The Hobbit

Anonymous

Bilbo?s noblest moment in The Hobbit, a fantasy book by J. R. R. Tolkien, is when he gives up the Arkenstone, a precious jewel. He is commended by some for his graciousness of giving away such a treasure, for everyone was rushing to try to get it for themselves. Yet, Bilbo gave the stone to the Elvenking and went against of his friends to attempt to protect lives. This is especially noble since no one else could have achieved this action and been trusted. It revealed supreme generosity from Bilbo.

Bilbo feels that it is essential to settle all the disputes which is why he concludes that giving up the Arkenstone would be the best alternative. A war was beginning because the elves and men wanted their fair share of the treasure since they killed Smaug, the dragon who stole the fortune from the dwarfs hundreds of years ago. Maybe, the elves and men could bargain with the Arkenstone which is the heart of Thorin. Thorin treasures it above anything else in the world, and all other riches do not even compare to the Arkenstone. Bilbo figures that this may be the only performance that could save lives, and he wants to achieve that objective. Even though the stone does not rightly belong to him, Bilbo gives away the stone away out of the goodness of his heart. Consequently, Bilbo has many justifications for presenting the Elvenking with the Arkenstone.

Since Bilbo was so gracious for giving up the Arkenstone, no other character would have been able to do that achievement. One part that had an immense role is the Elvenking having trust in Bilbo. If a dwarf would have wanted to give the elves something, most likely, they would not have trusted the dwarf. This is because the dwarfs were the ones who were not giving them their share of the riches. Bilbo has and advantage for not being like the dwarfs. So, the elves had more faith in Bilbo for being a hobbit. Probably, the dwarfs would have been greedy and kept the Arkenstone for their own anyway. All they want is the riches, and they do not care about anyone but themselves. In fact, when they were in the tunnels with the goblins, the dwarfs did not even notice when Bilbo became lost, and they were about to go on without him. Also, they always relied on Bilbo to get them out of trouble. Just like they were almost killed by the spiders and Bilbo came to their rescue, they made Bilbo go into the secret tunnel because everyone else feared Smaug, the dragon. Consequently, Bilbo almost becomes scorched from Smaug. Mr. Baggins who is considerate, noble, and reliable is the only one that could reward them with such a great fortune.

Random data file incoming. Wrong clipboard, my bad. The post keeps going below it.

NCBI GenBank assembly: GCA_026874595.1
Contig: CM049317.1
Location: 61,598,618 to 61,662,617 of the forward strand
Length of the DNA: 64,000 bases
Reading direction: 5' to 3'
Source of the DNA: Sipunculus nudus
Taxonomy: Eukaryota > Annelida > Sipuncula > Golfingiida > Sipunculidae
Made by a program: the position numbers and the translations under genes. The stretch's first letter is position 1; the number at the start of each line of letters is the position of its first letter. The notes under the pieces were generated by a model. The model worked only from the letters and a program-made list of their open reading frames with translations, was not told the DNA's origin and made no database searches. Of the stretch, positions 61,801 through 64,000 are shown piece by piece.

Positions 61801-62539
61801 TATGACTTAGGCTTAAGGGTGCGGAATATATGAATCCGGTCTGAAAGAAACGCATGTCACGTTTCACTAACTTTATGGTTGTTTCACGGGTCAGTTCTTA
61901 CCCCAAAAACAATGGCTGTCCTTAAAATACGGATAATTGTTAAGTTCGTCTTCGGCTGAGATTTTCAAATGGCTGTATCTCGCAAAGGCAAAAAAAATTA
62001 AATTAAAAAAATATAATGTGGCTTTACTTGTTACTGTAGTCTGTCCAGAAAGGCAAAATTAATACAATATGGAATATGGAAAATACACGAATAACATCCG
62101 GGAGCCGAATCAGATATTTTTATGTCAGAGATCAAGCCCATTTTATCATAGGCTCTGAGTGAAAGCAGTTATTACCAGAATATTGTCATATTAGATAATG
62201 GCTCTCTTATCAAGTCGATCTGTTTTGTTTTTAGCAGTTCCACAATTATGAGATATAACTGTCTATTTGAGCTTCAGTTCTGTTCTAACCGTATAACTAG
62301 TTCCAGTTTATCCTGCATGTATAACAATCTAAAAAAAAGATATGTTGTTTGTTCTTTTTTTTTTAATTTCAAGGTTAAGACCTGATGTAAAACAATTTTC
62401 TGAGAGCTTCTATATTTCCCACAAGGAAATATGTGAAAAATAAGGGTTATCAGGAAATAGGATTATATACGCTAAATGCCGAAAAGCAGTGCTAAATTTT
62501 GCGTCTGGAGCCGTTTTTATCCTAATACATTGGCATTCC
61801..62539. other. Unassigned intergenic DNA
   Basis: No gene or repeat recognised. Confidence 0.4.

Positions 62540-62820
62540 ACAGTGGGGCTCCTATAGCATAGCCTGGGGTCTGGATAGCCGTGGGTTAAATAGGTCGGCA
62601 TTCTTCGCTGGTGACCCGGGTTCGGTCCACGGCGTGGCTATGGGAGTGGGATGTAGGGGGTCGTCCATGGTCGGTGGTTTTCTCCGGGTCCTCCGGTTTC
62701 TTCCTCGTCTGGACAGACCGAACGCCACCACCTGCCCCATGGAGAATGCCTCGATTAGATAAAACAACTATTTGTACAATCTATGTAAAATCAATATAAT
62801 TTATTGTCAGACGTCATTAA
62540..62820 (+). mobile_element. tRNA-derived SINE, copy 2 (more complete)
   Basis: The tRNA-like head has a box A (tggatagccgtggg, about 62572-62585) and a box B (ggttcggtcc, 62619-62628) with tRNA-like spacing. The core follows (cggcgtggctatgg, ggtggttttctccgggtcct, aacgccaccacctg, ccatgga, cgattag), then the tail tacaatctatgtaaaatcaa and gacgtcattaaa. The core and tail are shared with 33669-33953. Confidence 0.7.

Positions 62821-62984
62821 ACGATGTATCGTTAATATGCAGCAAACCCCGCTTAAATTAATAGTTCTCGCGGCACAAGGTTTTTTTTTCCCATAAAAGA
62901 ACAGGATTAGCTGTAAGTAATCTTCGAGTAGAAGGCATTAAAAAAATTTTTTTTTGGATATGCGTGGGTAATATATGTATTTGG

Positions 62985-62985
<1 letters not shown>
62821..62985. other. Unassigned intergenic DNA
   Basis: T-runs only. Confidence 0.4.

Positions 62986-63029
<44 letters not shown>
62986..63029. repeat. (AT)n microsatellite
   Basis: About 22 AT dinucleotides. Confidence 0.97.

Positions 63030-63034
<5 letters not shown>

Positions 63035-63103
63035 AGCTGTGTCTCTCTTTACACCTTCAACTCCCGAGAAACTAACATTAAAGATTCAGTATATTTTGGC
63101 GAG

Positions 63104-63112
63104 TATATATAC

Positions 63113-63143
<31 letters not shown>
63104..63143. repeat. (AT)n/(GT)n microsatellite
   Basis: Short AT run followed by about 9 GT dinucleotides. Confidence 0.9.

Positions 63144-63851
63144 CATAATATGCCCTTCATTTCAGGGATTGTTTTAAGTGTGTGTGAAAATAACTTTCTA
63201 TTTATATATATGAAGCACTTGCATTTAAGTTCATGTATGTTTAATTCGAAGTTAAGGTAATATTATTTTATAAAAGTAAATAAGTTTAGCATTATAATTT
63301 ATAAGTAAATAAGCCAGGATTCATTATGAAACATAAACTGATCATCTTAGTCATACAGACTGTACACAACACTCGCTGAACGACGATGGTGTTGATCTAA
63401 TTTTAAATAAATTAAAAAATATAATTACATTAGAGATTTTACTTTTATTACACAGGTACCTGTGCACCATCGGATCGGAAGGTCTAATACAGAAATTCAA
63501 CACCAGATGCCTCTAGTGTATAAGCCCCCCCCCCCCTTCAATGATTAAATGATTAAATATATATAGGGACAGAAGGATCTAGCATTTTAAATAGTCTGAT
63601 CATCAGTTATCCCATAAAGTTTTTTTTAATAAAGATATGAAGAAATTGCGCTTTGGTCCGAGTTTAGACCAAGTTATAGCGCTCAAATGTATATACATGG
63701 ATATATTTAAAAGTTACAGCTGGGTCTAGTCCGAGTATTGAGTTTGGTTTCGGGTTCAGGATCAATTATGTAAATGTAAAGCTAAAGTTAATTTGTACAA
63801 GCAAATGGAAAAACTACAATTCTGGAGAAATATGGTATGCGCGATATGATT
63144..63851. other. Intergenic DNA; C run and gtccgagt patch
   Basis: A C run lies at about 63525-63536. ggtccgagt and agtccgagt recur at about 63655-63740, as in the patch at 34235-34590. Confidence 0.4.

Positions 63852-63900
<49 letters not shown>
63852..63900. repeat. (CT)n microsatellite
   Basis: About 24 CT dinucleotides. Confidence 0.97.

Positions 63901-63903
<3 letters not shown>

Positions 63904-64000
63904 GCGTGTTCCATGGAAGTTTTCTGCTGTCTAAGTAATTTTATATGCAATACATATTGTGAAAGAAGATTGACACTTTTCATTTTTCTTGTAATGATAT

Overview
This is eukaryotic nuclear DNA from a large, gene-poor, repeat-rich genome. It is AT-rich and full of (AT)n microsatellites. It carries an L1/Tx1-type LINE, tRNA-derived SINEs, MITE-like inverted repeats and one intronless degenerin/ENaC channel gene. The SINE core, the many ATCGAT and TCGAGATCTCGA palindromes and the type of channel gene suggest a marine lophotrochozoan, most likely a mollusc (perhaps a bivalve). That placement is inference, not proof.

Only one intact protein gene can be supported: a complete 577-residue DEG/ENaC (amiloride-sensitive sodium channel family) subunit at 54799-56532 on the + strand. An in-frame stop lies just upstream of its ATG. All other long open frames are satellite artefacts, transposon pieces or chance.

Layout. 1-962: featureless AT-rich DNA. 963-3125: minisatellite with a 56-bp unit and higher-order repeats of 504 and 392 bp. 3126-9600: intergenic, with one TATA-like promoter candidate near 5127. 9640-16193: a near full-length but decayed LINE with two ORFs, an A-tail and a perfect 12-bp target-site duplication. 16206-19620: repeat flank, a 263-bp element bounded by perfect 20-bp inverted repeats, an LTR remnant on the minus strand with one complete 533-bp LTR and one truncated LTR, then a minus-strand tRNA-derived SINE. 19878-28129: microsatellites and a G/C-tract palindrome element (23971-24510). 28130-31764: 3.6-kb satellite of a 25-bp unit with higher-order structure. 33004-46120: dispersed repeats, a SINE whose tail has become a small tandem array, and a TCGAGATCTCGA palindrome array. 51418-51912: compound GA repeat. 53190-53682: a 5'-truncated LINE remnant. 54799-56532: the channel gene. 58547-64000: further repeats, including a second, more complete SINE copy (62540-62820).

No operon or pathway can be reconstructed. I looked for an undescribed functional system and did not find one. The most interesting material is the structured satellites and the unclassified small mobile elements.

Although he is rebuked, Bilbo returns to the mountain for many purposes. It is primarily because Bilbo has gone through so much with the dwarfs and cares a great deal for them. He has lead them to the mountain, nearly starved, killed giant spiders, and put his life on the edge to save the dwarfs. When the times got tough they always relied on one another. For instance, Bilbo outwitted the guards by sneaking the dwarfs out of their prison cells and hiding them in barrels. The main reason why Bilbo returned to the mountain was that he does not want to ruin their strong relationship just due to a stone. Friendship is much more valuable than any jewel. Bilbo figures that returning would not do as much damage as turning his back on them permanently. If he would have remained with the elves, he would have lost some of his best friends, and he would probably later regret it.

Therefore, Bilbo?s noblest action is when he gives up the Heart of the Mountain, the Arkenstone. He was willing to give up a grand fortune for the safety of others and to discontinue all conflicts. No character other than Bilbo in The Hobbit shares as much nobility and worthiness to give up the priceless Arkenstone. After knowing that he will not be accepted with the dwarfs, he returns anyway because he does not want to risk the powerful bond of friendship between them. They have gone through too much to let their relationship go to waste, now. Those are just a few reasons on why offering